One of my favorite recipes in the book is a creamy beet spaghetti with garlicky greens. I remember the very first time I made this dish. I was invited to do a restaurant takeover at The Organic Grill, a vegan restaurant in New York City's Lower East Side. I wanted to serve something that was both healthy and beautiful. I thought of beets because they're hot pink—so fun!
Beets are also a food my dad loves, so this dish quickly got his thumbs up when I was perfecting it at home before the event. But it was when it got my sister's approval that I knew it was really good, because she normally doesn't like beets but she loves this pasta dish. The beet pasta is topped with mushrooms and greens, which are mixed in a garlic and oregano sauce. I like adding pine nuts on mine for a beautiful finishing touch.
I hope people make this dish and see that eating healthy is the complete opposite of restrictive. It's so fun to experiment with different foods and this is just one example of that. I mean, what's more fun than pink pasta?
Creamy beet pasta with garlicky greens
Makes 4 servings
For the beet pasta and sauce:
2 large red beets, greens attached
1⁄2 cup olive oil, plus more for drizzling
Pinch of kosher salt
1 lb. gluten-free spaghetti
4 garlic cloves, peeled
1/2 cup raw slivered almonds
2 Tbsp red wine vinegar
1 Tbsp dried oregano
1 Tbsp dried parsley
For the mushrooms and greens:
1 Tbsp coconut oil
2 1⁄2 heaping cups sliced shiitake mushroom caps
1 cup sliced spinach
1 tsp kosher salt
2 tsp dried oregano
1 tsp garlic powder
1/4 tsp freshly ground black pepper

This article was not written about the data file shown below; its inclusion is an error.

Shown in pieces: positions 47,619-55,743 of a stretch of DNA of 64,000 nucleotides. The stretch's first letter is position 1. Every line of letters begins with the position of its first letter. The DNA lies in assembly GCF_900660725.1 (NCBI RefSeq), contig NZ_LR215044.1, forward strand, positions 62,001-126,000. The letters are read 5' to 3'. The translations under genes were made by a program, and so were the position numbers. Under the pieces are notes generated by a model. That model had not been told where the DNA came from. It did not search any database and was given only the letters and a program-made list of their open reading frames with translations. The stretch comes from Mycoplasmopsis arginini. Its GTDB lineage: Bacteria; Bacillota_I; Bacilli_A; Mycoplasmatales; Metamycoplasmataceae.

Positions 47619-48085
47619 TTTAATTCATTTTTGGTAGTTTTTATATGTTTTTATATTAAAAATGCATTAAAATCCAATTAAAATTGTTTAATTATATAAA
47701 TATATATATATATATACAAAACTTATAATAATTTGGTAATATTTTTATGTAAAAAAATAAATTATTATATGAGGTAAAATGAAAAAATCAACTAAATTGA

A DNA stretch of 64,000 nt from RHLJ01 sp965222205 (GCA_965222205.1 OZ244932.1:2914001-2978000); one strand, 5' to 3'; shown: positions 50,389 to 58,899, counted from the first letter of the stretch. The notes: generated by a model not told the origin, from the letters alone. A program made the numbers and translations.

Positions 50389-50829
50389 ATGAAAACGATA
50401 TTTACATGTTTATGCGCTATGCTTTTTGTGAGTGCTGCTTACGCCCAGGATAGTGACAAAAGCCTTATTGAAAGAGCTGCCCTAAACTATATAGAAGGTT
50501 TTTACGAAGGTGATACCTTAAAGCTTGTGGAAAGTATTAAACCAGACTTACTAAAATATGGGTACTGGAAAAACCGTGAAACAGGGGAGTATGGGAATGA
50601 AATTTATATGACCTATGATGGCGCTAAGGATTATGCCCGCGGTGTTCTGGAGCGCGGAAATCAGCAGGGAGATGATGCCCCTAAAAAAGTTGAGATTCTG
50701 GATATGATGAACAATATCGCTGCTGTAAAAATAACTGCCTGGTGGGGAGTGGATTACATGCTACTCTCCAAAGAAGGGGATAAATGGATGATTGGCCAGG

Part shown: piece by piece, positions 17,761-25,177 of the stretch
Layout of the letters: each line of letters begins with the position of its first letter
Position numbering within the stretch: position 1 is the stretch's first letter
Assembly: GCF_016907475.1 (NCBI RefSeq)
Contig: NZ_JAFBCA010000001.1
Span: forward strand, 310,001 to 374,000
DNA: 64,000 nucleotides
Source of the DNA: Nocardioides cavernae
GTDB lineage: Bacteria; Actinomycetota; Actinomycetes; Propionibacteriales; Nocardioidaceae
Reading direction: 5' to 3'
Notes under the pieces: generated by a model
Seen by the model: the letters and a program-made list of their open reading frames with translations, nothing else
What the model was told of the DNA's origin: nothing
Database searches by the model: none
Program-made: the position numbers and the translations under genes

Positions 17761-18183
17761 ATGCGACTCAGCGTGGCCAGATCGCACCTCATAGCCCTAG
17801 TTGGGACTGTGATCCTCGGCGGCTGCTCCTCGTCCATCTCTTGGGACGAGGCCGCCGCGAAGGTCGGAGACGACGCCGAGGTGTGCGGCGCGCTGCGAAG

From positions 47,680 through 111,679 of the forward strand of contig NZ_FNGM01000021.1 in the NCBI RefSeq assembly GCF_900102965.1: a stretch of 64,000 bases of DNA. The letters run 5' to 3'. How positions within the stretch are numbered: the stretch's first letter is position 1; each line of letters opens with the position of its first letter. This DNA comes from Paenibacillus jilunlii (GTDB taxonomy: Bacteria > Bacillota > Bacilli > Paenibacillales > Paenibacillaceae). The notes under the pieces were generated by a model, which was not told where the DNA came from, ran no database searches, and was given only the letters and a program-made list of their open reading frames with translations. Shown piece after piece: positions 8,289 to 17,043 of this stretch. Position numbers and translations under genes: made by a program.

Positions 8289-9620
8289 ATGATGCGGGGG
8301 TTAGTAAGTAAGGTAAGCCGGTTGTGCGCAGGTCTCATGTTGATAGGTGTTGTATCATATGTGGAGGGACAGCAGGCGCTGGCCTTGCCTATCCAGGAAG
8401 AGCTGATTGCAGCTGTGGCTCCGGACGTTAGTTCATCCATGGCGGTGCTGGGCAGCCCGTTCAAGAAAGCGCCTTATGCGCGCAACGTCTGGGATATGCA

Pine nuts (optional)
1. To make the beet sauce: Preheat the oven to 400°F.
2. Cut the beet tops off and slice one cup of the greens for this recipe and reserve the rest for another delicious use. Peel the beets and roughly cut them into chunks. Place them on a sheet pan and drizzle with enough olive oil to lightly coat them. Roast for 35 to 40 minutes, turning halfway through with a spatula, until the beets are tender.
3. Meanwhile, bring a large pot of salted water to a boil. Add the pasta and cook until al dente.
4. In a food processor, combine the garlic and almonds and pulse until the almonds are a fine meal and the garlic is minced. Add the roasted beets, a half cup olive oil, vinegar, one teaspoon kosher salt, oregano, and parsley and pulse into a smooth sauce. Set aside.
5. To make the mushrooms and greens: In a medium skillet, heat the coconut oil over medium heat. Add the mushrooms and sauté until soft and juicy, about five minutes. Add the reserved sliced beet greens and the spinach and cook, stirring, for two to three minutes, ensuring the greens aren’t fully wilted. Season with the salt, oregano, garlic powder, and pepper and mix to combine. Cover and set aside over low heat.
6. Toss the pasta in the beet sauce and top with greens and mushrooms. Sprinkle with pine nuts (if using). Serve hot.